Thus, as long as the world needs access to oil and gas for its energy supply, use of fracturing and improving its production effectiveness is going to be essential for improving environmental quality. The consequence of banning fracturing is to ban our ability to get better production from oil and gas wells. The net effect is removal of many of our marginal reservoirs which will become uneconomic to produce from, thus scarcer sources of oil and gas and higher prices, and a need for more drilling, which also will result in more environmental impact and higher prices. In summary, the environmental consequences of banning fracturing are very different than what is recognized by a casual or emotional review of the subject.
This author’s exposure and involvement in hydraulic fracturing started more than 50 years ago, while a graduate student at the University of Minnesota, with the job of preparing samples and helping with fracturing experiments for a classmate who was researching the subject for his PhD thesis. That very modest beginning was continued and expanded to include laboratory research on various technical aspects of the subject, developing simulators for engineering design of the different applications of the process, and extensive review of the results of these applications for better understanding of what happens in the mysterious underground when we fracture wells in oil-and-gas-bearing formations.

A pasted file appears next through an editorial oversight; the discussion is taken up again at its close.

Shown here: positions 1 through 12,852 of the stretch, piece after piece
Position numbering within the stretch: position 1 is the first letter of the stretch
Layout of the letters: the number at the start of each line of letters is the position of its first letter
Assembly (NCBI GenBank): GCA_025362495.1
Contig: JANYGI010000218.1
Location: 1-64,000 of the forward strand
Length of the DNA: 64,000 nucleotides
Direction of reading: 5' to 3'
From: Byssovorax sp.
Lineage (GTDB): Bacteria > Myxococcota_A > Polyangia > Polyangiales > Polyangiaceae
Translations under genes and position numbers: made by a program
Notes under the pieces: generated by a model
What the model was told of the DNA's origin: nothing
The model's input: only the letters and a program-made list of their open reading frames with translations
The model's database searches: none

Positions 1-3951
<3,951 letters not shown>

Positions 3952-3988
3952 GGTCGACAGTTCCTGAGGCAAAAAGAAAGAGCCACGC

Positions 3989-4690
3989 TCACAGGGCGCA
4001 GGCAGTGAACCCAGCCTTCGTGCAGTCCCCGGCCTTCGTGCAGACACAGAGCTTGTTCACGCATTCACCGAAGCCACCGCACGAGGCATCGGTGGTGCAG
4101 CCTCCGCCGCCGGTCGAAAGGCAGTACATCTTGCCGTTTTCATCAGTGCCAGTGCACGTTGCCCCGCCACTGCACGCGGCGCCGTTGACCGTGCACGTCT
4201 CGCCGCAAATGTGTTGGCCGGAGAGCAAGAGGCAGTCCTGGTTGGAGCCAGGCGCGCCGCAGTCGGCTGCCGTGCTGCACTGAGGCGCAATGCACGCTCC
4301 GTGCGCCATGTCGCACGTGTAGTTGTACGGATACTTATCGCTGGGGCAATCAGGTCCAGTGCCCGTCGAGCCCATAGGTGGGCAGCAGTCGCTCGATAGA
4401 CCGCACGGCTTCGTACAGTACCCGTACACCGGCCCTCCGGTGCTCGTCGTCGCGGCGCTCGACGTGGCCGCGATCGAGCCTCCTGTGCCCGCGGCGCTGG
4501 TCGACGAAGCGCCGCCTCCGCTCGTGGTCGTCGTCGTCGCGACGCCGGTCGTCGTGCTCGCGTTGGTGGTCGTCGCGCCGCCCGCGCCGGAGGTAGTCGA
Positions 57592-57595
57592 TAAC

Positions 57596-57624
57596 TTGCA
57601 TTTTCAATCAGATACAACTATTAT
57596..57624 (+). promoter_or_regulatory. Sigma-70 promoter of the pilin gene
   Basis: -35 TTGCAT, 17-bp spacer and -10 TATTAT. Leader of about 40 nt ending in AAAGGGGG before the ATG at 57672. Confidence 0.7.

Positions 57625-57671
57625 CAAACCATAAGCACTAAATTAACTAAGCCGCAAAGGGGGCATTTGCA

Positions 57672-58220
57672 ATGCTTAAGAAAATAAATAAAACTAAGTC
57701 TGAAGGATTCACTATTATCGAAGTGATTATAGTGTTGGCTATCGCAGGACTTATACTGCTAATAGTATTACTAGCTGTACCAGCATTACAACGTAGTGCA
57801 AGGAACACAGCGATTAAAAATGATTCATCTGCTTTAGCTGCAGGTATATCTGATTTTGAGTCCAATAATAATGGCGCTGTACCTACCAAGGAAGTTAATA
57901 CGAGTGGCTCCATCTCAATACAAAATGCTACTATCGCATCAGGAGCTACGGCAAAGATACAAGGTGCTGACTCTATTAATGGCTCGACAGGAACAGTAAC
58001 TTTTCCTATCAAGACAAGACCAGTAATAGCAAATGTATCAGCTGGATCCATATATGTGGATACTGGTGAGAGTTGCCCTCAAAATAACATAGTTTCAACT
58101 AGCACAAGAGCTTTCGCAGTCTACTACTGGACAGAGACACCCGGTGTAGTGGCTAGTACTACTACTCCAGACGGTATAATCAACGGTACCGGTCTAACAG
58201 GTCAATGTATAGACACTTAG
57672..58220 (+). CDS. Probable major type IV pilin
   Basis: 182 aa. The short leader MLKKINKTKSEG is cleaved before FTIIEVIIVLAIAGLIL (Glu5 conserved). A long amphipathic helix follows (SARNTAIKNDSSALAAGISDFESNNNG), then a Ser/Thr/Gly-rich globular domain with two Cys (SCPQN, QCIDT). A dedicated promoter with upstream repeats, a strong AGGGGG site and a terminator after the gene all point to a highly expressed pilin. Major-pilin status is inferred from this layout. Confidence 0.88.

Increasing use of horizontal wells for production from ultra-low-permeability reservoirs (such as the U.S. unconventional shales) has added a new dimension to the widespread use and technical complexity of hydraulic fracturing. A common practice for production from these reservoirs includes drilling long horizontal wells (often close to, and sometimes in excess of, 2-mi-long horizontal sections), mechanically dividing the horizontal segment into multiple isolated sections, and simultaneously creating multiple fractures within each isolated section during each fluid injection stage.
The ability to perform these complex operations has been made possible by the development and integration of many advanced mechanical components into a coherent and functional system. Without these advancements, the contribution of U.S. unconventional reservoirs to our energy needs would have been close to negligible!
Over the years, many of us in the fracturing community have been witnesses to, and participants in, the industry’s growing interest in the various technical and operational aspects of the subject, and infusion of many advanced technologies for this purpose. These have included mapping the location of the hydraulic fractures within the formation by detecting micro-seismic signals caused by a growing fracture, and deployment and detection of electromagnetic particles injected inside the fracture. Other advanced technologies deployed in the process include use of fiber optic lines inside the wellbores for detection of changes in ground deformation and temperature caused by fracturing; use of various types of chemicals for tracing fracturing fluid movement within the fractured formation; and measurement and analysis of small pressure changes detected in adjacent wellbores caused by an approaching hydraulic fracture.